With 17 years of surveys corresponding to seasons that have completed, we can take a look back at some interesting aspects of the WNBA GM Surveys over the years.
Are they good predictors?
The top response (or one of the top responses, when tied) predicted the WNBA champion 3 times in 17 years (about 18% of surveys). In 2015, two-thirds of GMs correctly picked the Minnesota Lynx, and in 2017 about 42% picked the Lynx. In 2006, there was no real top response, but the Detroit Shock were tied for the highest percentage of responses (18.2%).
Seven times (2003-2005, 2008, 2010, 2012, 2018) the eventual champion went without even a single vote in the GM Survey, and three of those seven are the first three times the Seattle Storm won it all. It's not that no one ever picks the Storm; they were selected by a majority of GMs in 2011 and got at least a couple votes in each of 2005, 2006, and 2008. The Shock were similarly overlooked, as they went voteless in 2003 and 2008, and even when they were at the "top" in 2006, they were tied with four other teams.
2021 GM Survey prediction: Las Vegas Aces
The 2019 GM Survey (2019) correctly predicted the MVP, with Elena Delle Donne getting 41.7% of the vote. The only other time the top response went on to be MVP was Candace Parker in 2013 (41.7%).
You might be better off looking for who the GMs aren't expecting; in five GM surveys the regular season MVP received no votes as the predicted MVP: 2003 (Lauren Jackson), 2005 (Sheryl Swoopes), 2008 (Candace Parker), 2016 (Nneka Ogwumike), and 2017 (Sylvia Fowles).
2021 GM Survey prediction: Breanna Stewart
Okay, here's your moment to shine, GM Survey. Ten times (out of 16 available) a player who was a top response as a Rookie of the Year prediction went on to win Rookie of the Year. 2003, 2005, 2013, 2014, 2017, and 2019 were misses. Temeka Johnson (2005), Allisha Gray (2017), and Napheesa Collier (2019) received no votes.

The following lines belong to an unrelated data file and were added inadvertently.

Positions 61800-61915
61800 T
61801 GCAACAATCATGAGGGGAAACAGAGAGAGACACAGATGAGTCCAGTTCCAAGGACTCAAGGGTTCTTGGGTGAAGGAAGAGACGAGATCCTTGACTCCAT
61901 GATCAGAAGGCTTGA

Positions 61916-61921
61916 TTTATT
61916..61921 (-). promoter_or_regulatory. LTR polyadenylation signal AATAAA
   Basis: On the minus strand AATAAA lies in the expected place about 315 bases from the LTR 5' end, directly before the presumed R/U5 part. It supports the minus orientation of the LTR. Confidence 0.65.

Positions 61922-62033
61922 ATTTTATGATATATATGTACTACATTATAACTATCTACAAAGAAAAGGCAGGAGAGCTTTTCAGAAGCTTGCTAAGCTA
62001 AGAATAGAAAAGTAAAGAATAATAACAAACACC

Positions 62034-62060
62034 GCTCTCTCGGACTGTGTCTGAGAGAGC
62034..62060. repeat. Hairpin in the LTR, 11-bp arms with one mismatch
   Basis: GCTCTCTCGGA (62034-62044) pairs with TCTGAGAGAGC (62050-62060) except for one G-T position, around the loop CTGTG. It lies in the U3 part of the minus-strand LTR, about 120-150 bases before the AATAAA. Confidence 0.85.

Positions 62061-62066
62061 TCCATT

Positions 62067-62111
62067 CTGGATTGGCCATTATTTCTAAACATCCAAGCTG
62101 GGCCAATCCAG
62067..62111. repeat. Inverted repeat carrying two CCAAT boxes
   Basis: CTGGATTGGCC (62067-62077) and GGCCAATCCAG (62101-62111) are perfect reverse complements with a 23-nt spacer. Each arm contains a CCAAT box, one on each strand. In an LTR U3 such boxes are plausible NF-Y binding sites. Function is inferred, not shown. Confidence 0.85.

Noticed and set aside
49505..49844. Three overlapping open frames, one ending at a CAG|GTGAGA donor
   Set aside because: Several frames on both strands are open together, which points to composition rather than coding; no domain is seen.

Of course, there seems to be a decent strategy here: 11 times since 2003 the No. 1 draft pick has gone on to win Rookie of the Year, and every time the GM Survey was right, it was because they voted for the No. 1 pick.
2021 GM Survey prediction: Aari McDonald
The GM Survey has never asked voters to predict who will win Coach of the Year, but it has frequently asked who the best overall coach is. At least from this data, the trend is that the coach perceived to be the best going in to the season does not go on to win Coach of the Year. Mike Thibault in 2008 and Cheryl Reeve in 2016 (tied with Sandy Brondello in the GM Survey) are the only two coaches to be the top response for best overall coach in the GM Survey and win Coach of the Year.
The prevalence of GMs who are also head coaches calls in to question the objectivity of the question, but it's interesting to note which head coaches have been top responses the most:
- Cheryl Reeve (5)
- Mike Thibault (5)
- Anne Donovan (3)
I won't try to quantify how well GMs have identified the "best" future head coaches from WNBA players, but several players came up as responses to this question many times and have since gone on to be prominent coaches at multiple levels:
- Dawn Staley: Well, perhaps this was an easy vote, since Dawn was already a college head coach at Temple when the GM survey began, but either way the GMs were right! She received the most votes in this category each year from 2003 to 2006 (when she retired from the WNBA), and she has held up her end of the deal by winning a national championship at South Carolina and being chosen as head coach for Team USA.